Cellular membrane and ions...

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Byrne
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Cellular membrane and ions...

Post by Byrne » Sun Apr 09, 2006 6:44 pm

Okay, I am in the process of completing a lab on the cell membrane and one of the discussion questions asks:

Can you name a few ions that must routinely move across the cell membrane?

I know Na+, K+, H+, Ca2+, Cl-, HCO3- ions all routinely move across the cell membrane...

but, the next question asks...

How long would your list eventually be?

I have no idea what this means. I think it's asking if there are a lot more ions that pass the cell membrane or if there are not any more that I mentioned. Do all types of ions pass the cell membrane? Or does the list pretty much end after the ones I mentioned.

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mith
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Post by mith » Mon Apr 10, 2006 2:40 am

I think it's trying to make you realized that selective permeablity means there's a limit and not everything will go through :D
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Enzyme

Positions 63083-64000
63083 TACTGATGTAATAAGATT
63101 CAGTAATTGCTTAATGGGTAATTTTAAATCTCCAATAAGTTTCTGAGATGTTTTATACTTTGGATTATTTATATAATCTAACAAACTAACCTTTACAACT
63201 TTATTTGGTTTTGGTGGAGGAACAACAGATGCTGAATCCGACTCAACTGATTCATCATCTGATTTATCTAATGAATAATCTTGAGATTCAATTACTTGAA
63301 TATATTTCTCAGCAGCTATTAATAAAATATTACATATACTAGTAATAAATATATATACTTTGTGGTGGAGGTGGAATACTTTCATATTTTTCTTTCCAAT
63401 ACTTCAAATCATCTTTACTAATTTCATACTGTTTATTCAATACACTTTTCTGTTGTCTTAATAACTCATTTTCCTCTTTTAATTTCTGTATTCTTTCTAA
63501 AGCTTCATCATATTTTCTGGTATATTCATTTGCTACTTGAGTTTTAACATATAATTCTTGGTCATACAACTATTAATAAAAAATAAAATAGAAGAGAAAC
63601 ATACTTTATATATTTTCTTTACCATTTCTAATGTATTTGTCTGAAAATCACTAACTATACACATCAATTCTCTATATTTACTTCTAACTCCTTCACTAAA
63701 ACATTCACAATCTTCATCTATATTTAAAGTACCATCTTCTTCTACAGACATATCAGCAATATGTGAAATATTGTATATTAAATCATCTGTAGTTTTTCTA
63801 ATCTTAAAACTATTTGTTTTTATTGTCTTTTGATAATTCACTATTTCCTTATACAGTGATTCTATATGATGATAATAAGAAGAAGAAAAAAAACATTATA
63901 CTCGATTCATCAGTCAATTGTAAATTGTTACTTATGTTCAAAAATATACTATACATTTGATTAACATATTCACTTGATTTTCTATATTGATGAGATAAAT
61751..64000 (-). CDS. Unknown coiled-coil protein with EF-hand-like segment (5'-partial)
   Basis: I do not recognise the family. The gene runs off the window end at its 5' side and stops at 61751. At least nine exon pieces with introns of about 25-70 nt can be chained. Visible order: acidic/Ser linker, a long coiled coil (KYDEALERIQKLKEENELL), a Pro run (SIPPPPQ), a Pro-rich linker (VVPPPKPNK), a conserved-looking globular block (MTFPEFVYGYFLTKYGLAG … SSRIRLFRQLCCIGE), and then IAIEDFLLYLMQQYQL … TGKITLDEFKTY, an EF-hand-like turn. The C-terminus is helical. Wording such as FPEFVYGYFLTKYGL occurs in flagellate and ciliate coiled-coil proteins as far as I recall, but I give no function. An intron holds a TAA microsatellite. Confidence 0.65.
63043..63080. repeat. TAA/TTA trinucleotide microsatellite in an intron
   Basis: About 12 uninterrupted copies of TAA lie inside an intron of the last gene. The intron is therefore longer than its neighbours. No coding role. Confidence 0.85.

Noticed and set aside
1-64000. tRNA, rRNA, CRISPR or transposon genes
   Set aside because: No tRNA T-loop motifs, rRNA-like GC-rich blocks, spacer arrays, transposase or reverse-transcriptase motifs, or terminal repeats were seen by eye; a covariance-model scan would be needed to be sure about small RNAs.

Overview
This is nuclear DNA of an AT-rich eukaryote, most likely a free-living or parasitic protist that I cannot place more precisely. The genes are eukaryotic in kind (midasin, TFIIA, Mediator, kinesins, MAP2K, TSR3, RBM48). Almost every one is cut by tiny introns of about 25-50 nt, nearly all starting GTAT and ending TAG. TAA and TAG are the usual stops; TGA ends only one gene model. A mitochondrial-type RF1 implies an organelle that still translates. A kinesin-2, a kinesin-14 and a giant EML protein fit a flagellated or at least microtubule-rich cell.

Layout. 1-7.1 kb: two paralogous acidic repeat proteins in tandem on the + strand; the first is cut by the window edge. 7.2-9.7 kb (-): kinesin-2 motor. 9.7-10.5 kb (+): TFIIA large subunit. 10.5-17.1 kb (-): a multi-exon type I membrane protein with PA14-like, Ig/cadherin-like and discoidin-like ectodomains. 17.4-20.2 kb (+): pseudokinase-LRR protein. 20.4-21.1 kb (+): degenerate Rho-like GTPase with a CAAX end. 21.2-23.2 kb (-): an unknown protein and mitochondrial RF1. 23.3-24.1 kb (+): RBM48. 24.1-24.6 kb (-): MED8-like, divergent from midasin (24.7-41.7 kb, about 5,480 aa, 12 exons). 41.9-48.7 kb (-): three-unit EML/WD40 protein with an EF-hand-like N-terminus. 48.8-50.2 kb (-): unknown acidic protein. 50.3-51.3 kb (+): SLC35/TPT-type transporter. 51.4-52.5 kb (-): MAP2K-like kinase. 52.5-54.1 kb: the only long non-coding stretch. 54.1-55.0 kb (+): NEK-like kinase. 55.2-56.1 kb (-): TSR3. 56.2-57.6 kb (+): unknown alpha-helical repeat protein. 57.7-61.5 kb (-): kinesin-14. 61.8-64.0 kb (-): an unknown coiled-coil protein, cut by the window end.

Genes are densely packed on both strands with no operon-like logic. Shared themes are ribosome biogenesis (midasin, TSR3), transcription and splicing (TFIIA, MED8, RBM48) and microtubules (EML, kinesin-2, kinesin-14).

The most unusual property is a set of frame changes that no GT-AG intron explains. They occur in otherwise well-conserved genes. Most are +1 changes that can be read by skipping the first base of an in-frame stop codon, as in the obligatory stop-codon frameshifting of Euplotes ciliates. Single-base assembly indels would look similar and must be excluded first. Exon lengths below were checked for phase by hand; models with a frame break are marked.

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Post by Enzyme » Mon Apr 10, 2006 8:24 am

mithrilhack is in the right way ;). Your second question makes reference to a very important characteristic of cell membrane: SELECTIVE PERMEABILITY.

Cell membrane controls the entrance and exit of all the materials which want to pass through it (cell membrane allows to some substrates to pass through, but it restricts the pass of another substrates). This property is called selective permeability.

The permeability of the cell membrane depends on several factors related to the chemical and physical characteristics of the substance which wants to pass trough as solubility in lipids, size, charge, nature of the membrane proteins (carriers), etc.

[Byrne, take a look to your notes. Sure that you find a lot of examples of molecules and ions which can pass free through the membrane, which pass to the cytoplasm by proteins, etc].
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